Lucy Gwin also spent a year in and around an oil boom town, Morgan City, La. But whereas Williamson, almost immediately, by virtue of gender alone, became one of the boys, Gwin was never anything but an outsider, and a mighty threatening one, among the male "rigrats" and supply boat crews. "Going Overboard" begins as a vivid account of a gal on the offshore oil frontier, then grows into a truly riveting suspense tale when the author realizes she is confronting a far more difficult barrier--the frontier of sex roles.
Gwin skillfully weaves patches of her past as an advertising executive, restaurateur, Zen student and divorced mother of two into her main narrative. She is 35 years old at the outset of her adventure, running away from that past and from a male companion. She lands her first job as cook on a boat that carries supplies to offshore rigs. Cook is the lone job "allowed" women. Trouble is, Lucy falls in love--with the sea and seagoing. The job she covets is quintessentially masculine, that of deckhand. She is lucky enough to start off with an apparently benevolent Cajun captain who teaches her how to handle everything from wheelhouse to engine.
Her ambition sounds reasonable. "It didn't seem fair," she explains, "that when boys grow up they need never give up their toys. They could go on playing with bigger and better ones: workboats, cranes, forklifts, helicopters, while the girls stayed home, getting serious. What the men kept calling the Man's World, as if were some new variety of theme park, was just that: an amusement center for the terminally boyish and, in my case, the terminally tomboyish."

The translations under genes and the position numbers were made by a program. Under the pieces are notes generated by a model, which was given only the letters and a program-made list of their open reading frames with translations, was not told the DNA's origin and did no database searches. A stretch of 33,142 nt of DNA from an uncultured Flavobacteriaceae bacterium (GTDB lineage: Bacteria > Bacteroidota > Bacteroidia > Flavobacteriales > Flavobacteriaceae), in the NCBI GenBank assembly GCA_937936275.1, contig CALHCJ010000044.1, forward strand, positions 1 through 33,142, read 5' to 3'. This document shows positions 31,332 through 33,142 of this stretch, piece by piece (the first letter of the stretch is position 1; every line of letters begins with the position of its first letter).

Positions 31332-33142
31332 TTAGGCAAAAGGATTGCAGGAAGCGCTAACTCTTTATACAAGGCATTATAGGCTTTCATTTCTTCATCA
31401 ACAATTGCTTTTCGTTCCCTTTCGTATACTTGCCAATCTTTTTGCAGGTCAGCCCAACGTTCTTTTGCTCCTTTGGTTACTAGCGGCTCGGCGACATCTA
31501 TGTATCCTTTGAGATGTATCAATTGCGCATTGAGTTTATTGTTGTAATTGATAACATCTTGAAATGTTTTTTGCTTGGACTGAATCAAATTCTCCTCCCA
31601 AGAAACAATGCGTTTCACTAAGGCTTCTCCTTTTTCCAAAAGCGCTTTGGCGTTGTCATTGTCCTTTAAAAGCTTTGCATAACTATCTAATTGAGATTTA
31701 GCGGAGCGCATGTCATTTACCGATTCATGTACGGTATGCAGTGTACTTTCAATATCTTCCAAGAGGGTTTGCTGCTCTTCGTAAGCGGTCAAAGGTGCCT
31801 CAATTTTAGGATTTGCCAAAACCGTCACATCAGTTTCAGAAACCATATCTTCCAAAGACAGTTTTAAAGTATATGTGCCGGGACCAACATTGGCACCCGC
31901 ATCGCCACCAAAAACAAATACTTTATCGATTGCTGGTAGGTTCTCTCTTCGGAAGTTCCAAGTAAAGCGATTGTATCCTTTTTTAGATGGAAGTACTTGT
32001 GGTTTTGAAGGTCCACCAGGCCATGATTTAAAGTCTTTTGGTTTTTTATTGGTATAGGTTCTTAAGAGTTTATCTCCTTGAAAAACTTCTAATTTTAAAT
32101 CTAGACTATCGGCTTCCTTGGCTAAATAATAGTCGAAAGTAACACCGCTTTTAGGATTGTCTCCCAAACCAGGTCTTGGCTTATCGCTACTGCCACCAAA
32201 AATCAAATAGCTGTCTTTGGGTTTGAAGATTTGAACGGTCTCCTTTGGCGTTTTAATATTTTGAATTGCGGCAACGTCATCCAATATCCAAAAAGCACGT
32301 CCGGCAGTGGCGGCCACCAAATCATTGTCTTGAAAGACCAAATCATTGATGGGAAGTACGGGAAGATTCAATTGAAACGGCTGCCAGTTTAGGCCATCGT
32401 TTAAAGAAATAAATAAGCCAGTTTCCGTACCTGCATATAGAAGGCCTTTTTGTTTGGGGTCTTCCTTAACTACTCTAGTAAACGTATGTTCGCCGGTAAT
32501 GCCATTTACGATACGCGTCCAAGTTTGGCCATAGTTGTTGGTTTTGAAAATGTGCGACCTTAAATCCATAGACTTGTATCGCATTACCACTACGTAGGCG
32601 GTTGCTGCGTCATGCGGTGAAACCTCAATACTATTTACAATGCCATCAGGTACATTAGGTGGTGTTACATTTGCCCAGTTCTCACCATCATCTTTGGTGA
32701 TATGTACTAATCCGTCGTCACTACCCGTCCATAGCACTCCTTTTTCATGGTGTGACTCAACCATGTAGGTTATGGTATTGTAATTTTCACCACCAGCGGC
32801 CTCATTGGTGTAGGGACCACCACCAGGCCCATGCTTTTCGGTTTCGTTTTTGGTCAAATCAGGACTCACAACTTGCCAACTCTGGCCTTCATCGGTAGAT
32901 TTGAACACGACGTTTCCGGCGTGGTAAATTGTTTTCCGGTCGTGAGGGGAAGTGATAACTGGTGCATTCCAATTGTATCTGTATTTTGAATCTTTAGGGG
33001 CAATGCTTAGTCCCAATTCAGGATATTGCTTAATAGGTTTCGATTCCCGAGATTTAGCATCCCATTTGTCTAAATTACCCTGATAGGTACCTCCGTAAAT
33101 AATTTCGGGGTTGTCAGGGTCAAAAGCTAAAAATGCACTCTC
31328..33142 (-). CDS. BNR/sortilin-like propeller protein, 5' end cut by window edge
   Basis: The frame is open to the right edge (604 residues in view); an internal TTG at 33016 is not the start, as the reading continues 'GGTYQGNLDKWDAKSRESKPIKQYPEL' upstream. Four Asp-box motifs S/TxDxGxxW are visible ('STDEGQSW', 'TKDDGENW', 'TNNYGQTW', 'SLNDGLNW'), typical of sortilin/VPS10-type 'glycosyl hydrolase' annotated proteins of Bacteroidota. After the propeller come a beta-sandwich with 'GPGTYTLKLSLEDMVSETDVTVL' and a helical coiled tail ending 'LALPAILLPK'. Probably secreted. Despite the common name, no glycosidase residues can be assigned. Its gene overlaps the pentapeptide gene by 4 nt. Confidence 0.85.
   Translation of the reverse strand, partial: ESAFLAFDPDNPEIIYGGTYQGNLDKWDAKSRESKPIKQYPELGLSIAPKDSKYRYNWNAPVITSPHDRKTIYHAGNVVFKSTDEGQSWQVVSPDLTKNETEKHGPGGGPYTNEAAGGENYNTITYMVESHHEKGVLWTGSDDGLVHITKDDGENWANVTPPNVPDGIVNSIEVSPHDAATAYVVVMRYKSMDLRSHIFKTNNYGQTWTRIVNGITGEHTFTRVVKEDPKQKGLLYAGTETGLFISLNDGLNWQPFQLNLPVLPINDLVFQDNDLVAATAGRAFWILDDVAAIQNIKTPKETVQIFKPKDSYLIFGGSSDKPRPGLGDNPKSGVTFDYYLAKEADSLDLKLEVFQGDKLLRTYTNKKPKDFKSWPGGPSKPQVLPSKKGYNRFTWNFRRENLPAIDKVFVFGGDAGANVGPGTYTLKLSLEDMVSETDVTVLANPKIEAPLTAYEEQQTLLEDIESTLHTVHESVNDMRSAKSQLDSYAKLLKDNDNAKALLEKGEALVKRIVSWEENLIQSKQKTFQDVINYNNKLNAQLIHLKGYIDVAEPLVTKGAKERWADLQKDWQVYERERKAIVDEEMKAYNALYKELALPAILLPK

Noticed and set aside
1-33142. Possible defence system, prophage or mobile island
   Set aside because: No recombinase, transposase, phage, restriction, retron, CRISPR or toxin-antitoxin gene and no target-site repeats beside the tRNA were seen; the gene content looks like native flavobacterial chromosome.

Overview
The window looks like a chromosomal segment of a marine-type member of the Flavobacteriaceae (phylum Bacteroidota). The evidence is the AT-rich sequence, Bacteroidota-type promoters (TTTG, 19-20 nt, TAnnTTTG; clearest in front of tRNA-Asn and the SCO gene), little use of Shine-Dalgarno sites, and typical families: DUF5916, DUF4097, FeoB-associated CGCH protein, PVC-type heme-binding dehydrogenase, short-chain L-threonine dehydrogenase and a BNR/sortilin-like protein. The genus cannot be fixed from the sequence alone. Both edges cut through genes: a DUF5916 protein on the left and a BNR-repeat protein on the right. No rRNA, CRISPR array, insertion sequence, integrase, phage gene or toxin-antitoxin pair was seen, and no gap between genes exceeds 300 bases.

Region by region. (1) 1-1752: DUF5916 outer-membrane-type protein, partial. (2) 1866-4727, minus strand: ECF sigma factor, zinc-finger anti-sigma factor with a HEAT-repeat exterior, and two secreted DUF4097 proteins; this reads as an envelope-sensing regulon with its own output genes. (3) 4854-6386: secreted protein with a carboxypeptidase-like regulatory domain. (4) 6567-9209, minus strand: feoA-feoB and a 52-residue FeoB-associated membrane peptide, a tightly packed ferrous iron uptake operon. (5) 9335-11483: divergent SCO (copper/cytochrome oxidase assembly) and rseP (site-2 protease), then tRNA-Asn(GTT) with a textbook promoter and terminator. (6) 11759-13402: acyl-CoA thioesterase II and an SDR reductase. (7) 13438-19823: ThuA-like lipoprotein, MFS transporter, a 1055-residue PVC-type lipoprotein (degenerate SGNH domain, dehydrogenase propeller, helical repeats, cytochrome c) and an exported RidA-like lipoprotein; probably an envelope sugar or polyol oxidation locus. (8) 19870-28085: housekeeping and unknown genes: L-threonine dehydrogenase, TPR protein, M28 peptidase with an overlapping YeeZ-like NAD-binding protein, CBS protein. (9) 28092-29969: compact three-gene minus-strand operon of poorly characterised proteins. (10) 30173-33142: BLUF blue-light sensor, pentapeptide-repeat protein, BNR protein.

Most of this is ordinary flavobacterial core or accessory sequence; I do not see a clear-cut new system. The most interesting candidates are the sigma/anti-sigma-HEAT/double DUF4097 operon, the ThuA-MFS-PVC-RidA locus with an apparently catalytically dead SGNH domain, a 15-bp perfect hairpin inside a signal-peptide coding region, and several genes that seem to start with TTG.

Unfortunately, every trait that endears Lucy to herself and to us--her passion, spunk, good humor, toughness--helps make her the biggest freak of all in this Man's World of crazed redneck slobs. She insists on proving, over and over, that she can handle any exhausting chore, from lassoeing high pilings with huge ropes to scrubbing an entire deck. In her own eyes, she is Wonder Woman: To her coworkers, who begin to turn against her, she is a "Morphadite" who doesn't realize a woman's place is literally barefoot and pregnant (as are the women attached to her boat mates).
The more adept she becomes, the angrier the entire coastal brotherhood gets, even though she succeeds in convincing us that she genuinely likes many of these grisly merchant marines. Before a year is up, she has been rejected by 12 captains, yet her personnel records, she learns later, show they have rated her a first-class sailor. Her report from the murky waters of what she labels Testosterone Culture includes one mate who climaxes a night of gross story-swapping by biting into a live black beetle, a captain who nearly capsizes his boat rather than turn back from a storm, and another captain who reads pornography aloud.
Without giving away the ending of "Going Overboard," I must note that Gwin comes close to losing her life after she despairingly files charges of sexual harassment against her tormentors. There is not a single hero in the book . . . but there certainly is a heroine. Lucy Gwin, as sassy and sure-handed at the typewriter as she is on deck, offers us a self-portrait of one helluva gutsy pioneer woman on the dangerous sexual frontier. "Going Overboard," in less capable hands, could have been a feminist tract. Instead, it is an unforgettable Southern horror story that calls to mind James Dickey's "Deliverance," and it's just as scary